Submitted to: Crop Science
Publication Type: Peer reviewed journal
Publication Acceptance Date: 12/8/2006
Publication Date: 2/2/2007
Citation: McCarty Jr., J.C., Wu, J., Jenkins, J.N. 2007. Use of primitive derived cotton accessions for agronomic and fiber traits improvement: Variance components and genetic effects. Crop Science. 47:100-110. Interpretive Summary: Cotton is an important crop that is grown in warm climates throughout the world. To maintain economic viability cotton yield and quality must be improved. Genetic resources need to be identified and used to enhance important yield and fiber traits. Primitive ancestors of cotton contain diversity for trait improvement; however, many of the accessions have a short-day flowering response and are not readily useable in breeding programs. In this study, 114 accessions selected to flower without being day-length sensitive were crossed to two cultivars, Stoneville 474 and Sure-Grow 747. Parents and off-spring (F2 hybrids) were evaluated in field plots for two years where agronomic and fiber traits were measured. The extended additive-dominance genetic model was used for data analysis. The primary genetic effects controlling agronomic and fiber traits were dominance effects while additive genetic effects were small. Strong heterosis in some F1 and F2 hybrids for most traits would be expected. Performance of primitive accession crosses did not show any consistent pattern with collection location or taxonomic classification of the primitive accessions. These derived germplasm accessions that are not sensitive to day length for flowering may provide favorable gene resources for developing high yielding cultivars or hybrids.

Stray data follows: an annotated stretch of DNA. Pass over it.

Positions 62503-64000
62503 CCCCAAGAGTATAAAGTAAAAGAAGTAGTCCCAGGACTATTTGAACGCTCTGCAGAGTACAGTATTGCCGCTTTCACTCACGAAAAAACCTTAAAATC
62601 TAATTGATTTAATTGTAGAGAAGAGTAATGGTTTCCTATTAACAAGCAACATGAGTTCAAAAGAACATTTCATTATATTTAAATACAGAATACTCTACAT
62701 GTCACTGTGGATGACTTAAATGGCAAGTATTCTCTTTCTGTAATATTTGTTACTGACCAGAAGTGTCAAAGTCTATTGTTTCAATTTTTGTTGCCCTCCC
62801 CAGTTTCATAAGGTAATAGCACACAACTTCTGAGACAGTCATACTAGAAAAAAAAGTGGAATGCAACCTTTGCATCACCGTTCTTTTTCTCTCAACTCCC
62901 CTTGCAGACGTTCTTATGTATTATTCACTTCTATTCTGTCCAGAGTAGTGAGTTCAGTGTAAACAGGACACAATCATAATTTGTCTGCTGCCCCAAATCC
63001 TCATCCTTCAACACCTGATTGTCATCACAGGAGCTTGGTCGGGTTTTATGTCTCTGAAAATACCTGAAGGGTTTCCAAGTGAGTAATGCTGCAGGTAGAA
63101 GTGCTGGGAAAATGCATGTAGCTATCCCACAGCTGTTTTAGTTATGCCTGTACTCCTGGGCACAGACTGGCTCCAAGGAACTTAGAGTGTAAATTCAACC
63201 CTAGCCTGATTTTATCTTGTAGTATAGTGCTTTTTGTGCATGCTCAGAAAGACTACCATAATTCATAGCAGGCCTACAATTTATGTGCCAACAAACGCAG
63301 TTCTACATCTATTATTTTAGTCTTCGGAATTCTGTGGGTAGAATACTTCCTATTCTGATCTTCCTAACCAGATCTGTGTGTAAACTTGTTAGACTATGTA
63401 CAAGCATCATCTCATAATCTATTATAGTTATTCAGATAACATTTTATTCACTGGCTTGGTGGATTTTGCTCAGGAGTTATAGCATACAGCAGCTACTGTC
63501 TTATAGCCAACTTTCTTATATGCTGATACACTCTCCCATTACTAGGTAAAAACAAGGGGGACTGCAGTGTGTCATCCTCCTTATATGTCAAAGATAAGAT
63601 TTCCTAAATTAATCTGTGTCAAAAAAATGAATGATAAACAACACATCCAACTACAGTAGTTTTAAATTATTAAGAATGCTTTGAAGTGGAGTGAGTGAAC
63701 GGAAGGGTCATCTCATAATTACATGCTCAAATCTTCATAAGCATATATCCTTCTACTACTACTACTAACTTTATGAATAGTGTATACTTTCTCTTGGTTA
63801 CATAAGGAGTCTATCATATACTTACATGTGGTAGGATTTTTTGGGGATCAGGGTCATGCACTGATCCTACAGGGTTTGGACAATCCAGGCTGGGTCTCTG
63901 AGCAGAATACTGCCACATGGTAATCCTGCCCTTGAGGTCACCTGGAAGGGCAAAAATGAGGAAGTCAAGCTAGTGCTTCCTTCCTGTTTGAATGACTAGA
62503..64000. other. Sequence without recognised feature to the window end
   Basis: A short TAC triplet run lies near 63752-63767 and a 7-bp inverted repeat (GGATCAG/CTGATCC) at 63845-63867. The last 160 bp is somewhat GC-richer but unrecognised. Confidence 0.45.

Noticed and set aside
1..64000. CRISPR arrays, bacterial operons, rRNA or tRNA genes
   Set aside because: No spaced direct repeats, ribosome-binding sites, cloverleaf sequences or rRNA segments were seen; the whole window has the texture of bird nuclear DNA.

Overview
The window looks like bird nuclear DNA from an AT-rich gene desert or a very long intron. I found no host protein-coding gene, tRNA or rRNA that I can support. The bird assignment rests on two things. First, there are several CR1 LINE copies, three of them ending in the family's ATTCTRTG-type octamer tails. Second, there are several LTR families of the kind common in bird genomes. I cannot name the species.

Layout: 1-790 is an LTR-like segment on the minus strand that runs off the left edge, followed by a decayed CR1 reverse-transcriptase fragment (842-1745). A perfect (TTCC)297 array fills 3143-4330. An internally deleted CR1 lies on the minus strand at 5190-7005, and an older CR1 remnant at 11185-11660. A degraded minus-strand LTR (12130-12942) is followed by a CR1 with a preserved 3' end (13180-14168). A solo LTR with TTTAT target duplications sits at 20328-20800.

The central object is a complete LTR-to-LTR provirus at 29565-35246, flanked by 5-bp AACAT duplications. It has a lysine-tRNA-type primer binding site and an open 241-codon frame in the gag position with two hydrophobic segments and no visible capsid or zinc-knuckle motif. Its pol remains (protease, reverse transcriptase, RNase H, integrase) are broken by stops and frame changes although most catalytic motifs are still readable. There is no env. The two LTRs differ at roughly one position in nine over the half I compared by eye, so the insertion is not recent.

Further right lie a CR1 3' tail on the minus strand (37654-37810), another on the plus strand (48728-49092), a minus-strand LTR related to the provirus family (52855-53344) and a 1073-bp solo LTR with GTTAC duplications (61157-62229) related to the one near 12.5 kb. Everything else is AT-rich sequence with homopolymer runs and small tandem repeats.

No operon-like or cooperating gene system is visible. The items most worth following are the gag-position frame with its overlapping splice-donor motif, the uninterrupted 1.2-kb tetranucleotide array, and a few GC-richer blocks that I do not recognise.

Technical Abstract: Upland cotton (Gossypium hirsutum L.) is cultivated in warmer climates throughout the world. The genetic base of modern upland cultivars is narrow. As yield and fiber quality traits are improved the genetic base should be extended by the incorporation of new germplasm into cultivars. In this study, 114 day-neutral derived primitive accessions were crossed to two cultivars Stoneville 474 and Sure-Grow 747 (female parents). Parents and F2 hybrids were evaluated in field plots for two years where agronomic and fiber traits were measured. The extended additive-dominance genetic model was used and the data were analyzed based on the mixed model approach. The dominance effects were the primary genetic effects controlling agronomic and fiber traits while additive effects were small for most of these traits. Consequently, strong heterosis in some F1 and F2 hybrids for most traits would be expected. The genetic resources from the primitive accessions, based on cluster analyses, did not show any consistent pattern for collection location or taxonomic classification. Results indicate that these day-neutral derived primitive accessions provide genes with significant additive effects for fiber quality traits, while the additive effects for yield improvement was not significantly decreased. Thus, these derived germplasm accessions can provide favorable gene resources for developing high yielding cultivars or hybrids.